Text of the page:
Blue zones are areas of the world where people have longer life expectancies and fewer health problems than world populations. The term was first coined by National Geographic explorer Dan Buettner, who identified five blue zones: Okinawa, Japan; Sardinia, Italy; Nicoya, Costa Rica; Icaria, Greece; and Loma Linda, California. These regions share several commonalities, including a diet rich in fruits and vegetables, moderate levels of physical activity, and close-knit social networks. Additionally, blue zone residents typically have a strong sense of purpose and remain engaged in their communities throughout their lives. By understanding the factors that contribute to blue zone longevity, we can learn how to improve our own health and wellbeing.
Let’s explore each of these blue zones.
The Okinawan diet is based on plants, with only a small amount of fish and meat. This diet is low in calories and saturated fat, which helps to prevent obesity and chronic diseases such as heart disease. Another important factor is social support. In Okinawa, it is common for several generations to live together, providing both emotional and practical support for one another. The strong sense of community also leads to increased levels of physical activity, as people are more likely to walk or bike when they know their neighbors will be out and about as well. Combined, these factors create an environment that supports healthy aging, making Okinawa a blue zone.
Sardinia is also a blue zone, and there are several possible reasons for this. First, the island’s isolation has led to relatively little genetic mixing, which may have helped to preserve certain health-promoting genes. Second, Sardinia has a long history of economic hardship, which may have resulted in a selection for genes that promote longevity. Third, the traditional diet of Sardinia – which is high in whole grains, beans, and fruits and vegetables – is rich in antioxidants and other nutrients that have been linked with longevity. Whatever the reason, Sardinia remains one of the world’s blue zones – a testament to the island’s unique history and culture.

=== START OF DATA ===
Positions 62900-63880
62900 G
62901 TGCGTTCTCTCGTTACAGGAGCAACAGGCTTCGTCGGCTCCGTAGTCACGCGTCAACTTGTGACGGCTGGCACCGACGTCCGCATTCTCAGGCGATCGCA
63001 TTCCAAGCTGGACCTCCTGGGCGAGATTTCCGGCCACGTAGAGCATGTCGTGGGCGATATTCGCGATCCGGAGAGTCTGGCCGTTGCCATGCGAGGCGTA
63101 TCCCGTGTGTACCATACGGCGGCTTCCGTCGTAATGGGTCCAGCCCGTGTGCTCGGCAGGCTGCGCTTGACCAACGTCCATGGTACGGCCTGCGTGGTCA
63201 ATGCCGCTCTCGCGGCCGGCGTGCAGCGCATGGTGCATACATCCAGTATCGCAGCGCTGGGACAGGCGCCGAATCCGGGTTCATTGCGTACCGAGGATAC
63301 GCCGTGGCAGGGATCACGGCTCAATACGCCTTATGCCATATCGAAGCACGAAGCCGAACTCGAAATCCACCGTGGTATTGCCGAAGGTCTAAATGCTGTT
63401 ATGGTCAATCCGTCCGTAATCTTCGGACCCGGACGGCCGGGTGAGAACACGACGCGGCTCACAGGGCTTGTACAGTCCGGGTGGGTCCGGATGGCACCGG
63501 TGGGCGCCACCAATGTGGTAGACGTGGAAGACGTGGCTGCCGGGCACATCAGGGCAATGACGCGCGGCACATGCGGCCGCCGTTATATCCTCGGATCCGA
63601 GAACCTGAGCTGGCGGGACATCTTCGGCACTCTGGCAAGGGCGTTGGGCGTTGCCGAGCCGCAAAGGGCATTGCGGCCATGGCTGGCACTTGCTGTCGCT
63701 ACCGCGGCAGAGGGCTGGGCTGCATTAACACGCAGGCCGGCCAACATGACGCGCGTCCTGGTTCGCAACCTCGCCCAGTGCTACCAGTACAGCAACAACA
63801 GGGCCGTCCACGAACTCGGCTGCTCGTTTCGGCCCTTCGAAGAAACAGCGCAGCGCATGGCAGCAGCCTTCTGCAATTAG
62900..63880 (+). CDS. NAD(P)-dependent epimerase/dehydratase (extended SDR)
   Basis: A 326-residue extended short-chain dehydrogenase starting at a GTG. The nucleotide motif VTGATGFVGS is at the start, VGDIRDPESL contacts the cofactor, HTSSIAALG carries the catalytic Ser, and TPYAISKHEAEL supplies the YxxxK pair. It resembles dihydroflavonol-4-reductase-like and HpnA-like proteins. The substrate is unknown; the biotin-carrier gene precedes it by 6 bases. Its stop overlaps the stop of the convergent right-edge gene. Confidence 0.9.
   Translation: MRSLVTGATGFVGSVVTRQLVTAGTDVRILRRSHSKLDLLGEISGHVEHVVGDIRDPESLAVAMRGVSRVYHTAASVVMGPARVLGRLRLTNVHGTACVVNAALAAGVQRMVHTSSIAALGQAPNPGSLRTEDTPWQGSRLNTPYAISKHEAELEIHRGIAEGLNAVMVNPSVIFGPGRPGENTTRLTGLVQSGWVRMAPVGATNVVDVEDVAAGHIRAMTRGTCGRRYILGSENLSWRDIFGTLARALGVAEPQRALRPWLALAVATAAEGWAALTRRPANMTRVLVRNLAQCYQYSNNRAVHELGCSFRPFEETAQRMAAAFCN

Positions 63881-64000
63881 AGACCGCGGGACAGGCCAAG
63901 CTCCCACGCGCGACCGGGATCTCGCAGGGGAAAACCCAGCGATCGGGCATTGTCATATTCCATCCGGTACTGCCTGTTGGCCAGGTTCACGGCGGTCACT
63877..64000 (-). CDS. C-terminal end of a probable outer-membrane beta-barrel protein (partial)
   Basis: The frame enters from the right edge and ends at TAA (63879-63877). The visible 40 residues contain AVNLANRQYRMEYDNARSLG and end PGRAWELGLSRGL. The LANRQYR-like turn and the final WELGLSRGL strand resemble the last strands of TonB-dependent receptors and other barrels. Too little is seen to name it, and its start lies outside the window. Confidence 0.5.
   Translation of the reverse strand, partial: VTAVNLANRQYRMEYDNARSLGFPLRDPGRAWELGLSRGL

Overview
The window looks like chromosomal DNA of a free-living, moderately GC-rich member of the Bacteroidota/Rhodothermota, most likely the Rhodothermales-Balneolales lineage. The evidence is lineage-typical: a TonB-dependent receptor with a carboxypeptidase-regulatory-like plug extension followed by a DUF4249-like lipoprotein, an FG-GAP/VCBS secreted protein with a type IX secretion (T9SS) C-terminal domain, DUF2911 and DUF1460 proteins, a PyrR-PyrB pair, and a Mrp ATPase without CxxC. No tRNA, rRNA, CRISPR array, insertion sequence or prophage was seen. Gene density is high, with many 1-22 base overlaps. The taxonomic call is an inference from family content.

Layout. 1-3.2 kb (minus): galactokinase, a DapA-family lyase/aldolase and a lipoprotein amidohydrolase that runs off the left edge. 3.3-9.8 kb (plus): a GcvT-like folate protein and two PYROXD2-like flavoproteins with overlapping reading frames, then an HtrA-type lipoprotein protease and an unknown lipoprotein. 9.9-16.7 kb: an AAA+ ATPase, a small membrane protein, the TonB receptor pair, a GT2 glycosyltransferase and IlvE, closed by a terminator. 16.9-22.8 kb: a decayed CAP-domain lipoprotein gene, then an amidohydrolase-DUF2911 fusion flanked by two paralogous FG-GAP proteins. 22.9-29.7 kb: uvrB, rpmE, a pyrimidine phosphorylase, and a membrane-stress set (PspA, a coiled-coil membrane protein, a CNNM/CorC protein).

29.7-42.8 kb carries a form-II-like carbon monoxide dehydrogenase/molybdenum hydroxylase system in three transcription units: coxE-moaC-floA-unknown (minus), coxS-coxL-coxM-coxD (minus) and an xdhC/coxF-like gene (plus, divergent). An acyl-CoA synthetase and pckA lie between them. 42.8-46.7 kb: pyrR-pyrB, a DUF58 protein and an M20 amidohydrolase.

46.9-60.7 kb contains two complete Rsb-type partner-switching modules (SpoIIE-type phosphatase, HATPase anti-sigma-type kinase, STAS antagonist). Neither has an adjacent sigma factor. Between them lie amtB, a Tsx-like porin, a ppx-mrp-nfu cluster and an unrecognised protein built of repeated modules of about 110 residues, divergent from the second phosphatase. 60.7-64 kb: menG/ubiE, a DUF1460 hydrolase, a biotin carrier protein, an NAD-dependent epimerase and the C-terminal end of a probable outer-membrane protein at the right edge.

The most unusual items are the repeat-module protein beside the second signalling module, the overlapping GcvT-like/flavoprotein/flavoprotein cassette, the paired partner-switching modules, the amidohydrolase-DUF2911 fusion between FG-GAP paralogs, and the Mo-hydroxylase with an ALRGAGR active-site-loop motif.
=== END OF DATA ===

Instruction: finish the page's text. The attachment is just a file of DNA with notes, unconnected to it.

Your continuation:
Nicoya, Costa Rica
The people of Nicoya have a strong sense of community and social cohesion. They are also very active, both physically and mentally. In addition, they have a healthy diet that is rich in fresh fruits and vegetables. Lastly, they have a strong spiritual practice that helps to support their health and well-being. All of these factors contribute to the high life expectancy and overall good health of the people of Nicoya.
Icaria, with arguably the longest life expectancy in the world, has a diet based on fresh fruits and vegetables, legumes, and olive oil. Icarians enjoy moderate amounts of wine, avoid processed foods and have an active lifestyle in all age groups, with older adults staying physically active by gardening or walking regularly. Finally, the close-knit community on Icaria provides social support that helps residents live happier, healthier lives.
Loma Linda, California
Residents of Loma Linda live an average of seven years longer than the rest of the US population. Researchers believe that the blue zone designation is again due to the combination of a healthy diet, regular physical activity, and a strong sense of community. Loma Linda residents typically eat a plant-based diet, which has been shown to reduce the risk of chronic disease. They also walk or bike for transportation, and they are involved in faith-based communities, which provide support and social interaction. These factors all contribute to the overall health and well-being of blue zone residents.
Commonalities with these five areas that might inspire us to ponder our own habits include plant-based, or near to plant-based diets, fresh and slow foods, slow living, connection to nature and community and physical fitness. While packing up and moving to these remote destinations might not be feasible, there are valuable lessons to be learned from these blue zone residents about how to live a healthy and fulfilled life. Which is your favourite location?